20 March 2020

Cancer and Coronavirus: coping with a double challenge

Research based on data from China shows that cancer is among one of the more serious comorbidities that increase risks with respect to COVID-19, or coronavirus.

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Patients with blood malignancies, who are in active chemotherapy or intensive radiotherapy, have antibody treatments or other targeted treatments such as protein kinase inhibitors, or who have undergone bone marrow or stem cell transplants in the last six months, are particularly vulnerable as these treatments weaken the immune system.

UICC is keenly aware of the monumental challenges this situation creates for cancer patients and caregivers. In countries where COVID-19 is spreading rapidly and severely, more and more hospitals are forced to stop certain cancer treatments. 

In addition, the rapid and global spread of the virus is forcing governments to take unprecedented measures to restrict travel and contact between individuals, as well as reduce access to hospitals to avoid straining health systems. 

Therefore, cancer patients who contract the coronavirus, experiencing potentially more severe symptoms, may not receive the treatment for COVID-19 that they need.

In light of this very serious situation, UICC urges everyone to consider all vulnerable populations as cancer patients with compromised immune systems and to conform with health safety, social distancing and containment guidelines. They should do so, not only for their own safety but also to preserve health systems and allow everyone, including the most vulnerable, the best chance of overcoming the challenges imposed by this pandemic.

Cancer and coronavirus: how to cope and stay healthy

UICC members and other actors of the cancer community are rallying to provide support and essential supplies to patients, in order to limit their exposure to the coronavirus and help alleviate the psychological impact of the pandemic. 

In particular, cancer patients can turn to UICC members around the world for information and support in coping with the additional stress and uncertainty caused by COVID-19. 

What can cancer patients do to minimise the risks?

Drawing on advice for patients and caregivers published by several cancer organisations, UICC offers below a summary of guidelines on how to minimise risks. Generic recommendations, such as regular handwashing for at least 20 seconds and social distancing, are particularly important for cancer patients.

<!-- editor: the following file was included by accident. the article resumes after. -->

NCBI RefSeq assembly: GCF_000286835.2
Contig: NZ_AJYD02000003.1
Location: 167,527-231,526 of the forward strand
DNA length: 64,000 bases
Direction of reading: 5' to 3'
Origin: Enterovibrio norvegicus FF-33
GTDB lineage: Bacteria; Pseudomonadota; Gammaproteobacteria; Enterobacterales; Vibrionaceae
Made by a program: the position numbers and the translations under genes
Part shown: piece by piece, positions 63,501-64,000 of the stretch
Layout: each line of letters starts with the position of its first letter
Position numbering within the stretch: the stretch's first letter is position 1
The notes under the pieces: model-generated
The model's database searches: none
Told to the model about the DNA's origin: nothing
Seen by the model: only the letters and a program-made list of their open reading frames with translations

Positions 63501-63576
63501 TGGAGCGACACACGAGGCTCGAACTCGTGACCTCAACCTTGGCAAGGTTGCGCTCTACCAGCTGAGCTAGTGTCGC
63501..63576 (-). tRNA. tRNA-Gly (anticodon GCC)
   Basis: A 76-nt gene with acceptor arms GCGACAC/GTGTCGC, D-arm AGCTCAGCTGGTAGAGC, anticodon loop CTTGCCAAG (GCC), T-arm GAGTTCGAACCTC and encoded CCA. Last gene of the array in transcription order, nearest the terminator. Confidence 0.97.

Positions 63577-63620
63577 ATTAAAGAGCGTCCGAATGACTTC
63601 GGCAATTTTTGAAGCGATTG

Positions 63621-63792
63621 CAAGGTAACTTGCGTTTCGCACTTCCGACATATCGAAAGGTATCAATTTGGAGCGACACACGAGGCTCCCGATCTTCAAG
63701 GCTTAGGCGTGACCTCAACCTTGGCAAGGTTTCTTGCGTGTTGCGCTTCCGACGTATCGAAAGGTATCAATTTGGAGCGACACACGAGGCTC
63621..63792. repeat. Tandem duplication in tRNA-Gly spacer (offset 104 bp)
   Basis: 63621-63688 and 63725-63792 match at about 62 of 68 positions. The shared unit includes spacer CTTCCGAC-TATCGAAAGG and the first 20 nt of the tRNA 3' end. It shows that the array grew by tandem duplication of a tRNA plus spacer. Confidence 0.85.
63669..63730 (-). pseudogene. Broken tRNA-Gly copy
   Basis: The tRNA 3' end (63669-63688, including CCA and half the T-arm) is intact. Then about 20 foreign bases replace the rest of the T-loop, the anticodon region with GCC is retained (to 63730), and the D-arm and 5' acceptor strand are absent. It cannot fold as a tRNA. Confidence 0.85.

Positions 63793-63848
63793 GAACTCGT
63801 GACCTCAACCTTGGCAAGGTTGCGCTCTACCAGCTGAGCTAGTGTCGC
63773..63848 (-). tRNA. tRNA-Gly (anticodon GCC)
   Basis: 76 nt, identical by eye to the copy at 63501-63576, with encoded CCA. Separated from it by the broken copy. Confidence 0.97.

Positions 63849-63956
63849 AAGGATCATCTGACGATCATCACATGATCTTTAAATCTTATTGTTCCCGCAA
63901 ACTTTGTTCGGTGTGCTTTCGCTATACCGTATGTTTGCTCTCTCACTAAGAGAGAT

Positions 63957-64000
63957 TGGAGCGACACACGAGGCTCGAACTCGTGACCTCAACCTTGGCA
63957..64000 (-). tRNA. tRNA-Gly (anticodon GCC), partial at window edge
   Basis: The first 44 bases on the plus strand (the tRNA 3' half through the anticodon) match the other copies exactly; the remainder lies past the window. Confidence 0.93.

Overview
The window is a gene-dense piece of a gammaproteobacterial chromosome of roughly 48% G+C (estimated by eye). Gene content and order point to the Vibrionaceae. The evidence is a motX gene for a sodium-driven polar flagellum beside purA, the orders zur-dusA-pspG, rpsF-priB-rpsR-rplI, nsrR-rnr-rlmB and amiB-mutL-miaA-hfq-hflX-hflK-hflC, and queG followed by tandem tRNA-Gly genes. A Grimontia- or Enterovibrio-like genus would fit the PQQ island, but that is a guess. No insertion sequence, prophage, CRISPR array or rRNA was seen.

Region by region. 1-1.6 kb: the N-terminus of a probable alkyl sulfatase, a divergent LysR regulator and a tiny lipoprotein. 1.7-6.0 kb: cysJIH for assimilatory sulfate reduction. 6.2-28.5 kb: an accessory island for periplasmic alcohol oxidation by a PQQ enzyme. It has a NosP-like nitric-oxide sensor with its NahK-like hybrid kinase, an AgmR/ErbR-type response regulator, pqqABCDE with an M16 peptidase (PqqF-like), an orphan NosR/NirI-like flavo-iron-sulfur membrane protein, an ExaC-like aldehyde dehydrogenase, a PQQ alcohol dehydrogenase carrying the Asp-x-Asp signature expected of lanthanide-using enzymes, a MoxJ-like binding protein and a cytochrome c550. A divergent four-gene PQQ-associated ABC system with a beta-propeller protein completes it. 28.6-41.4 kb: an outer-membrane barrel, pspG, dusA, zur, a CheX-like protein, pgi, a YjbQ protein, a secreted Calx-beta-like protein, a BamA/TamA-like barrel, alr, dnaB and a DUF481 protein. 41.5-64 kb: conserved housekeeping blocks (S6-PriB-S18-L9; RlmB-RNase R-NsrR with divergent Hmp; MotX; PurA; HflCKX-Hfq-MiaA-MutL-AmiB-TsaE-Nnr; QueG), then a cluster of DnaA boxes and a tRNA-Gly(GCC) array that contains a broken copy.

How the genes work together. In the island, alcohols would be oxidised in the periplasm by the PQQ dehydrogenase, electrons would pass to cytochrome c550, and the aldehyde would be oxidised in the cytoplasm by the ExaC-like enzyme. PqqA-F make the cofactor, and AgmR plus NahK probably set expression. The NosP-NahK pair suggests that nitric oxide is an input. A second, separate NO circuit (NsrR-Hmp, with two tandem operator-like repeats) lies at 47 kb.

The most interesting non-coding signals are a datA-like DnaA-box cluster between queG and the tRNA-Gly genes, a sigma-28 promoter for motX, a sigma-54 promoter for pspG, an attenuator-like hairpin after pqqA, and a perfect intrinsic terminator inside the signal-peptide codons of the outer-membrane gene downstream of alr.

Beyond that, cancer patients should:

  • consult with their health practitioner with regard to maintaining scheduled appointments for treatment; not more than one caregiver should accompany a cancer patient to treatment;
  • avoid public transportation; inquire if the treatment centre provides a transportation service. When travelling, take all measures to protect hands, mouth, eyes and maintain a safe distance from others;
  • minimise time spent in hospital settings by conducting consultations remotely, as possible, or have routine tests (such as blood tests) done at a general practitioner’s office;
  • keep the immune system as strong as possible: get enough sleep (ideally eight hours): engage in exercise if possible; eat healthily; avoid stress; and make sure other potential medical conditions (diabetes, blood pressure) are under control;
  • inform their medical provider if they develop symptoms, particularly a serious one such as respiratory difficulties;
  • plan ahead with health care providers, family and friends to address possible emergency needs, making sure any necessary documentation (insurance card, medical treatments, prescriptions) are easily available;
  • if family members develop symptoms, they should sleep in a different room and not accompany the patient to the cancer treatment centre; shared areas in the house should be cleaned with bleach.

For more specific questions regarding coronavirus as well as practitioner guidelines, please consult ASCO’s Coronavirus FAQs provided by the American Society of Clinical Oncology.

Additional resources

UICC will add a plenary and sessions covering the impact of COVID-19 on the entire health system with a particular focus on cancer at its 2020 World Cancer Congress, which is still scheduled to take place in October.

Until then, UICC aims to provide members and the wider cancer community with up-to-date COVID-19 information, best practices and guidance documents. 

Last update

Wednesday 01 April 2020

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